It’s always a delight when BoJack & Co. venture beyond his home and navigate unfamiliar situations together. Unfortunately, this episode’s change of pace is prompted by the funeral of his one-time best friend, Horsin’ Around creator Herb Kazzaz. Herb, long sick of rectal cancer but newly in remission, died on his way home from the hospital when his brakes failed, sending him crashing into a peanut truck. Herb was deathly allergic.
The funeral first sets up a reunion between BoJack and Charlotte Moore, Herb’s ex-girlfriend, that’s so brief it feels like a tease. She ditches the crowd, leaving BoJack with a business card and an invitation to visit her in New Mexico, with BoJack’s confusion serving as a playful nod to last season’s epic dream sequence where they start a life together in Maine.
With Charlotte gone, BoJack is left to reckon with more ghosts from his past in a ‘90s-tastic gathering with all three of his Horsin’ Around kids. It’s been so long since they’ve all seen each other that Joelle, the eldest, has mysteriously picked up a strong British accent in the interim, and Brad sports a gaping bald spot.
As the kids frequently point out, the Horsin’ Around cast is hardly a family. They’re all far too self-involved to look after each other. Confronted with their adult selves, BoJack seems keenly aware of his failures as a TV dad and role model all those years earlier. The episode is peppered with flashbacks featuring Herb reminding the foursome to always stick together. BoJack is determined to respect his wish this time around.
Adding to BoJack’s guilt is Herb’s refusal to grant BoJack forgiveness for not standing up for him to the cable network. The two ended up wrestling each other in what both knew would be their last moment together. A solemn BoJack is struggling to come to terms with how things ended. His response is a heartbreaking attempt to unite Joelle, Brad, and Sarah Lynn in Herb’s honor.
Herb left Sarah Lynn a floppy disk labelled “gold.” BoJack turns following his instructions into a full-blown scavenger hunt, leading them first to Herb’s abandoned office and later a storage unit. There’s no real treasure to be had—just a disgustingly verbose manuscript that Herb’s nurse and longtime friend Henry Winkler conspire to steal so it won’t see the light of days.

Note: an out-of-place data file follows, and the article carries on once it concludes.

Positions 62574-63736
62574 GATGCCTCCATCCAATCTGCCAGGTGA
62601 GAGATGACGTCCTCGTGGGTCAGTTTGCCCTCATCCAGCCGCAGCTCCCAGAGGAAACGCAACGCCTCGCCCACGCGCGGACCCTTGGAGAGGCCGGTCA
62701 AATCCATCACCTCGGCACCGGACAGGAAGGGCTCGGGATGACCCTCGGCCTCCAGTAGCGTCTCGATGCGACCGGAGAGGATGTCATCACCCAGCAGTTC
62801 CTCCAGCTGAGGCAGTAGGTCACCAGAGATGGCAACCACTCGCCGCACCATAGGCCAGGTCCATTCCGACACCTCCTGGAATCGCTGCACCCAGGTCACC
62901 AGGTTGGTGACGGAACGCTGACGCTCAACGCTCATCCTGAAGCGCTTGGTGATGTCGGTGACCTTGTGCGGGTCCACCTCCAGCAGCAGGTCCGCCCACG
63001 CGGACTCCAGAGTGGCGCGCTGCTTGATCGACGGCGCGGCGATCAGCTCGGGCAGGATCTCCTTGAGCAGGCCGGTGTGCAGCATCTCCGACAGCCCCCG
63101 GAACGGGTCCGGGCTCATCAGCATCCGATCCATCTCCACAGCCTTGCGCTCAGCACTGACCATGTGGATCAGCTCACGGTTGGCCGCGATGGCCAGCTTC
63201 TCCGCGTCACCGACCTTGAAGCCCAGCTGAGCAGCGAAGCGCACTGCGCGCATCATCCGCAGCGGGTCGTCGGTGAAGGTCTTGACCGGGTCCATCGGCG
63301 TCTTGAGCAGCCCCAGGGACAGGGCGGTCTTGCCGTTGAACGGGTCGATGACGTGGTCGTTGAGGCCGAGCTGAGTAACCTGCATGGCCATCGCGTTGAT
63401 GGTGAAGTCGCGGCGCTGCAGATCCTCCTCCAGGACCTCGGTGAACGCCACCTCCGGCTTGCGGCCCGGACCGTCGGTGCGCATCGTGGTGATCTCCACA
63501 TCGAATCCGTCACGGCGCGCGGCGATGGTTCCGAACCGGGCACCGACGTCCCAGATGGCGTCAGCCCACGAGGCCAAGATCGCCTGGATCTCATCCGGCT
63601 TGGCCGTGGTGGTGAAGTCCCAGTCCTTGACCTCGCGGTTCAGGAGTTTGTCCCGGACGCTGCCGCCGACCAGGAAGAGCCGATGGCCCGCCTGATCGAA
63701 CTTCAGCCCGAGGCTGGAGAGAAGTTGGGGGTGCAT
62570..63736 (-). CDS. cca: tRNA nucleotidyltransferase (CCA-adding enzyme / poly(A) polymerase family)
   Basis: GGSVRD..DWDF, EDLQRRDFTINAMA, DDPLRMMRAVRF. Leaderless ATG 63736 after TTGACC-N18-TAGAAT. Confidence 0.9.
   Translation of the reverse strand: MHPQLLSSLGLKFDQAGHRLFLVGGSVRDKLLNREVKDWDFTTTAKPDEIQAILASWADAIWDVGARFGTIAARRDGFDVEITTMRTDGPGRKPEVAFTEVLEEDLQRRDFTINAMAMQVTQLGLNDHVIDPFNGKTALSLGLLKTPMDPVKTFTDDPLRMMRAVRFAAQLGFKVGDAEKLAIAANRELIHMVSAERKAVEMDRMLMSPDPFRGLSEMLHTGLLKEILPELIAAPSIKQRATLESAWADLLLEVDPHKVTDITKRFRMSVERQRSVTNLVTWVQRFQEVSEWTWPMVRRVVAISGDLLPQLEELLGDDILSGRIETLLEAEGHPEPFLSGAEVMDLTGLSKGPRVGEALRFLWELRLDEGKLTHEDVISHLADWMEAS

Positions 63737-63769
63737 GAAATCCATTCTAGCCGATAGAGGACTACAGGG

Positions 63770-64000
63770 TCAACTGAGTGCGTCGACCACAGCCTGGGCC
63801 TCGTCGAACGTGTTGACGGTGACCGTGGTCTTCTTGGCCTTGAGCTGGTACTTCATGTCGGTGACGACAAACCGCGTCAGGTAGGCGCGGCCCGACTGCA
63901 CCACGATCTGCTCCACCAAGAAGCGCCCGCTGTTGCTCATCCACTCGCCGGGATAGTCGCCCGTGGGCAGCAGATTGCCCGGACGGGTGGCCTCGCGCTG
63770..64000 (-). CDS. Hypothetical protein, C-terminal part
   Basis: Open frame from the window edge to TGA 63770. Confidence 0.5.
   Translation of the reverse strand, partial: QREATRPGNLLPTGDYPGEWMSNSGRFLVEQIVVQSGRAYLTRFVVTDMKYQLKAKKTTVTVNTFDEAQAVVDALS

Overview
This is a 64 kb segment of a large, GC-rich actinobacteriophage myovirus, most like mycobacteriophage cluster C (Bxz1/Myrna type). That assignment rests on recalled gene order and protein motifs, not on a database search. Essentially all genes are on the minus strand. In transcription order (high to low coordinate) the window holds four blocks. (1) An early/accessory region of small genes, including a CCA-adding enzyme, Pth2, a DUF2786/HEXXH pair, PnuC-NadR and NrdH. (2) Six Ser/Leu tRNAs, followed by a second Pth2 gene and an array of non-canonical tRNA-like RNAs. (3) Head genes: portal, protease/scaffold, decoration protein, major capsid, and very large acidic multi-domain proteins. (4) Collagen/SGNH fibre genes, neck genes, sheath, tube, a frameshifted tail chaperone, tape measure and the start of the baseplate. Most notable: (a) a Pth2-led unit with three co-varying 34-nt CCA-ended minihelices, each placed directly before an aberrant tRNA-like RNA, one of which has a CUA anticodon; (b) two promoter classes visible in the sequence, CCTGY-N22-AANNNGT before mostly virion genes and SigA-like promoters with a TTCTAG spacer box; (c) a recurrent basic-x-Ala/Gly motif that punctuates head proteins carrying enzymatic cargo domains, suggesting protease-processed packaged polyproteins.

BoJack’s obsession over Herb’s end-of-life instructions is rooted in grief. He was denied the reconciliation he badly wanted, so he can’t stop looking for signs of closure where there are clearly none to be had. Herb didn’t conspire in his final moments to reunite his cast in a magical adventure, nor did he die in some elaborate set-up orchestrated by a Pep Boys mechanic.
Throughout all this, Diane, often BoJack’s voice of reason, is nowhere to be found. She’s in many ways the most stable of the main characters, so her presence is sorely missed. While BoJack is working through his feelings of loss, everyone else is off the wall. Like Steve Urkel, Todd takes on a cool alter ego, but hilariously loses his charm the second he interacts with BoJack. Princess Carolyn and Mr. Peanutbutter share a rare plot line back at the funeral, in which he unwittingly forces her to craft a series of complex lies about her supposed friendship with Herb, whom she had never met.
To Princess Carolyn’s relief, BoJack returns and Henry Winkler neatly sums up for him the reality of Herb’s unremarkable death. “There is no shame in dying for nothing. That’s why most people die.” It’s a difficult truth to swallow, to be sure. But the sharpest commentary on humanity’s hopelessness may have actually come minutes earlier, as the gang correctly guesses Herb’s password: “password.”
Julie Kliegman is the weekend editor for TheWeek.com and a freelance journalist based in New York. She’s written publications including BuzzFeed, Vox, Mental Floss, PolitiFact and the Tampa Bay Times. Tweet her your favorite SpongeBob GIF.